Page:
Move forward six weeks to December 22nd. I'm quick to admit I was already finding it challenging to hold my head above water. On that day I had two people whom I was to transport at different times, to clinics for Chemo, one couple to an afternoon doctor's appointment, and a request from a Funeral Director to do a 'quick' tree blessing, and I had one particularly close friend whose battle with Oesophageal Cancer was drawing to a close. (She was at the time paramount in my heart and mind), And I had a massive list of goods and food items I needed to collect and buy to pack in my baggage to take to Moldova. I was excited about seeing my beloved daughter as well when we would spend Christmas together, but I could feel my anxiety levels increasing each time the threat would resurface in my mind.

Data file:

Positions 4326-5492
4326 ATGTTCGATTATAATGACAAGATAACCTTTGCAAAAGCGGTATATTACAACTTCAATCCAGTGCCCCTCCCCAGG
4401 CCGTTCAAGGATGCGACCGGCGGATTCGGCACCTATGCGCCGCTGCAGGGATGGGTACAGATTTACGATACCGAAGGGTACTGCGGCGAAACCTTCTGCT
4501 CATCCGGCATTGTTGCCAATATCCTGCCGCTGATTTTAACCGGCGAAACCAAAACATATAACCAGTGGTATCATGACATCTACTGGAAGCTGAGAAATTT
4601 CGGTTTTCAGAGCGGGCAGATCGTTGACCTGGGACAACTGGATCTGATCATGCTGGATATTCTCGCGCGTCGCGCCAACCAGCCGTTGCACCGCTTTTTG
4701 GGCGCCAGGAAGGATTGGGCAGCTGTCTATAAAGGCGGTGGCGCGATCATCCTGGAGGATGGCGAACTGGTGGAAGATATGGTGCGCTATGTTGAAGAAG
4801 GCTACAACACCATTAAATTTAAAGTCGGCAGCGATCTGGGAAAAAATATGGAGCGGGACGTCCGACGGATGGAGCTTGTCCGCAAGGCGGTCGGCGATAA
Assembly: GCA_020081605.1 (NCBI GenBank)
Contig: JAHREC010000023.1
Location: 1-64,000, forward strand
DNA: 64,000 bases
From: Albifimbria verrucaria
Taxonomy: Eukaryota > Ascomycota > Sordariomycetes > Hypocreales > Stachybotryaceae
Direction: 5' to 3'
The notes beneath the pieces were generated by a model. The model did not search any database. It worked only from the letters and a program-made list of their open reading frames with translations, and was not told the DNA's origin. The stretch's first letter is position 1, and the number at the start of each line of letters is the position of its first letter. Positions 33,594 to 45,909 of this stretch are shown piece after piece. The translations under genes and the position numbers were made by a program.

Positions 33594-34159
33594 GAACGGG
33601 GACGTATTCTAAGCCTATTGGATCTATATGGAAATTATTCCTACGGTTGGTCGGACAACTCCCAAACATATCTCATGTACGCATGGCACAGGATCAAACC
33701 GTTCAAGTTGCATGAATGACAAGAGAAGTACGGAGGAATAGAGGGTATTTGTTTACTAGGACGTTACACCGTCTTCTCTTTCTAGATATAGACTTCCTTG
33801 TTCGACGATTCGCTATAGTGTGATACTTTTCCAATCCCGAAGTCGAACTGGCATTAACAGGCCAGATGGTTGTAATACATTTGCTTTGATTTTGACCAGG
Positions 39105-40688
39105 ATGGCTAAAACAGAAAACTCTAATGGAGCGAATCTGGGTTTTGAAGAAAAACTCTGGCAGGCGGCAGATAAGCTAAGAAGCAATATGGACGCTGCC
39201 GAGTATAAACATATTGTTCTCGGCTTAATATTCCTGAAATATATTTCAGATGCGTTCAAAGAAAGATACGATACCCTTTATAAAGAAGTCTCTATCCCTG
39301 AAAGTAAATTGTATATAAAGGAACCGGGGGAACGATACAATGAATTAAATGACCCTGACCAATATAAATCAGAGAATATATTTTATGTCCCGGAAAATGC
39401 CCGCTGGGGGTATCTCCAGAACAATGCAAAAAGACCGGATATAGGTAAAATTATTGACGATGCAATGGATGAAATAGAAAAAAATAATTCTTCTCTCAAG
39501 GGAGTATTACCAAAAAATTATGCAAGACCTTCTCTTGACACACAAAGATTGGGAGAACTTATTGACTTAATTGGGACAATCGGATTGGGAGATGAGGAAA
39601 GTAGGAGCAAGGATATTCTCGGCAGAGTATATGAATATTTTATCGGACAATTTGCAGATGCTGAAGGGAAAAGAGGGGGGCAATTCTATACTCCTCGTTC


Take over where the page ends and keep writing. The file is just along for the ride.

Early on December 22nd, I collected my first LOL (Little Old Lady) of the morning, I asked her to place her badge on the dash. She rummaged in the glove box and placed a Badge in the window on the passenger side of the car. I really didn't give it any further thought.  When we arrived there was no parking anywhere due to a number of mini-skips being in front of the surgery. I didn't wish for her to be late and I told her that I'd drop her off, then swing round two streets over and drop off my hearing aids for adjustment, at the local SpecSavers, then come straight back.